I recently read Mysterious Benedict Society, a story about children recruited by the mysterious Mr. Benedict to save the world. To join the society, they had to pass several tests, one of which was to navigate a maze. To insure that they had solved the maze and not stumbled through by luck, they went through the maze twice, and the second time through had to be faster.
Each child attacked the maze in his/her own way. Reynie, who was clever and creative, found hidden symbols on the walls that guided him to the exit. Kate, who had spent some time performing with the circus, climbed into a ventilation shaft and crawled to the other side, bypassing the maze altogether. Sticky had a photographic memory and wandered through randomly. He was still faster the second time though, because he retraced his steps exactly, replicating over 100 turns without hesitation.
I liked this story because it shows the benefits of solving a problem individually before solving it as a group. Since the kids acted alone, each came up with a unique solution.
Even those of us not joining the Mysterious Benedict society often have to find creative solutions to problems. While we often attack these problems in group brainstorming sessions, they may not be the best option. A recent study by psychologists Nicholas Kohn and Steven Smith found that people in brainstorming sessions fell victim to “collaborative fixation” and remained limited to a few ideas. Individuals working separately came up with more ideas and more unique ideas than individuals who brainstormed with others. A summary of the study says:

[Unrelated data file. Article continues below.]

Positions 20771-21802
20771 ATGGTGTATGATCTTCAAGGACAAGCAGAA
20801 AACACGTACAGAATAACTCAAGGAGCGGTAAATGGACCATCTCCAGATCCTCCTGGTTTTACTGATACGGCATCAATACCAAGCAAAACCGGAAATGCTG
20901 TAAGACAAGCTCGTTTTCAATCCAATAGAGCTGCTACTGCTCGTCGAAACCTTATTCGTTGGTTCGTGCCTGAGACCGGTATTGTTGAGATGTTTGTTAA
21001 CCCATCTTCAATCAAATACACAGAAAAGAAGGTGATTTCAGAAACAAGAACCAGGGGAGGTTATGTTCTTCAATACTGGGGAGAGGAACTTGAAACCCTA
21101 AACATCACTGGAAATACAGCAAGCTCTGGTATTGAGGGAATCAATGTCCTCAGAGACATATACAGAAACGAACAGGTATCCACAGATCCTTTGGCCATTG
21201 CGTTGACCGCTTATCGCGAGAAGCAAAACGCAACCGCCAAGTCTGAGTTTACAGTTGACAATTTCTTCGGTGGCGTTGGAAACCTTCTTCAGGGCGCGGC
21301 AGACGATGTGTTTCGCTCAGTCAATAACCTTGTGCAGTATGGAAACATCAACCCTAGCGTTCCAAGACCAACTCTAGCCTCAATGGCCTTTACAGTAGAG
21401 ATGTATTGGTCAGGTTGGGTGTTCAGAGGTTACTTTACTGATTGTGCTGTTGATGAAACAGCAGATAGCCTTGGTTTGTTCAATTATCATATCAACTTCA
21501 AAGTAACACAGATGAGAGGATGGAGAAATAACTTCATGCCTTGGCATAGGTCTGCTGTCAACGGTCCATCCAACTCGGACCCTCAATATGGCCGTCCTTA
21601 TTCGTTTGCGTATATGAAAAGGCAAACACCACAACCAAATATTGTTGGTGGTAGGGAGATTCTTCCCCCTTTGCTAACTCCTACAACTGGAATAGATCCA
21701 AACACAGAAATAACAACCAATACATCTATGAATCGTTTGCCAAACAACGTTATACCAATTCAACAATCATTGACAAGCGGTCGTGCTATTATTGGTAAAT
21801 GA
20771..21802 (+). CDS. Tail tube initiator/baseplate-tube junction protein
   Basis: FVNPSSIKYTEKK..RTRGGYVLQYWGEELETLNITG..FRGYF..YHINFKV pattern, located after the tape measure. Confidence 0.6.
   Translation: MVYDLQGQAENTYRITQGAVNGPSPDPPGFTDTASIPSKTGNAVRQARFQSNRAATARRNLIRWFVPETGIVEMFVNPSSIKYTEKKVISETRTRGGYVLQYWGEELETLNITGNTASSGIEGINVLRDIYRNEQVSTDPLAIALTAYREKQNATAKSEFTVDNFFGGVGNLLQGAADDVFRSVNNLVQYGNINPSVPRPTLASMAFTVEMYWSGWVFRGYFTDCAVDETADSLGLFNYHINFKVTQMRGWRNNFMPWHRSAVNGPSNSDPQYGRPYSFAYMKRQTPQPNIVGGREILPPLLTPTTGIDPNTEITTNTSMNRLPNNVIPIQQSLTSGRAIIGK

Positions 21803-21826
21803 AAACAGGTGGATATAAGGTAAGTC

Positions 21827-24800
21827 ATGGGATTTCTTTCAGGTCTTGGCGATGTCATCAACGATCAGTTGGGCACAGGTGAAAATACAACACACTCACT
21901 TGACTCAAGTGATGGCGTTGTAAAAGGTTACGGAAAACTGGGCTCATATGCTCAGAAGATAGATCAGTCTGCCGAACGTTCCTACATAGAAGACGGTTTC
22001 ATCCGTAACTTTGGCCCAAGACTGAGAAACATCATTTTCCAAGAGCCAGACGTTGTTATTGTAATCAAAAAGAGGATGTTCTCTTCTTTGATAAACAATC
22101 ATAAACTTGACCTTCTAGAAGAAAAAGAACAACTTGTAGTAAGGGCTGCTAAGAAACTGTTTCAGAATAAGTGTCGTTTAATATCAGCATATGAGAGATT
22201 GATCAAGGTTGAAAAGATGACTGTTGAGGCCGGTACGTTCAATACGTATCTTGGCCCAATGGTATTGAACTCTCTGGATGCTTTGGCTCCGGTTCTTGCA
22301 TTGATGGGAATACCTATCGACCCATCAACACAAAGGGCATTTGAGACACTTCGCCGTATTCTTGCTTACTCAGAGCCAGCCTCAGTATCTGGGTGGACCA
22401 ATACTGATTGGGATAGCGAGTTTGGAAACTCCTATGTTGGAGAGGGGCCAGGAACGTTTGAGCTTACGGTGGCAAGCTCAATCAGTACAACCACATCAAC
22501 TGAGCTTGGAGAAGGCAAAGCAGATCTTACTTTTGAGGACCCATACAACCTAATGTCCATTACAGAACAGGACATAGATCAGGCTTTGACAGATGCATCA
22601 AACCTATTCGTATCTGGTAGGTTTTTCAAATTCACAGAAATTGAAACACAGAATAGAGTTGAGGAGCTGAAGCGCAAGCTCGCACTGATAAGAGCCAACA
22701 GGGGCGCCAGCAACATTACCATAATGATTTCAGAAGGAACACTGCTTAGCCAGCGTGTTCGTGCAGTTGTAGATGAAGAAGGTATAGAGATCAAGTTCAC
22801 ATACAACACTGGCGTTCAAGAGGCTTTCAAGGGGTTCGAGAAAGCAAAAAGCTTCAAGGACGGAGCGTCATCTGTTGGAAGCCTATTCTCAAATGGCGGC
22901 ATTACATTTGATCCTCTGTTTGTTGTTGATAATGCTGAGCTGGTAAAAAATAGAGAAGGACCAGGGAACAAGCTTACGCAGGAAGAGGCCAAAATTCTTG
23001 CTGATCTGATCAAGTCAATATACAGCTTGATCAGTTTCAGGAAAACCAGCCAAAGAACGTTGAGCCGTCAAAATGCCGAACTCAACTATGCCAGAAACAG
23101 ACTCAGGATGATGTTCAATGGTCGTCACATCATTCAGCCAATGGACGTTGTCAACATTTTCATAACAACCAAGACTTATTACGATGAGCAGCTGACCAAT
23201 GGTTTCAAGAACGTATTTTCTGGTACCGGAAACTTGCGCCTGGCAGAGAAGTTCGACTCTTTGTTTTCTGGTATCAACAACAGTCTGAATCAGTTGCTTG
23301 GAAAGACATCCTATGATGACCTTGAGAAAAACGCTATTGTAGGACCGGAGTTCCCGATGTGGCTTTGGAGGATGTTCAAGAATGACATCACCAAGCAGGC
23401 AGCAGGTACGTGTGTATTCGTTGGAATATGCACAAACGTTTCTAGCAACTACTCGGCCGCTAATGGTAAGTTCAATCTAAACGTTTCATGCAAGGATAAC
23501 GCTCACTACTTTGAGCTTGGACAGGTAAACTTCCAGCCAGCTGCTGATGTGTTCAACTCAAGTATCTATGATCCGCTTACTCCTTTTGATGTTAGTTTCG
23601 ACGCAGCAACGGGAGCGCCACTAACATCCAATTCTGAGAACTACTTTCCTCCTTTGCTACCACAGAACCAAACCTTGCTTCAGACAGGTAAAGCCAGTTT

In keeping with previous studies, the authors first found that participants produced fewer ideas, in total, when taking part in a brainstorming session than if they had been working separately. The difference was as high as 44% in the first 5 minutes of a brainstorming session. The authors also found that when working separately participants explored a greater variety of ideas, up to 55% more idea categories than during brainstorming sessions.
So the next time you want to have a brainstorming session, you may want to have people generate ideas separately first.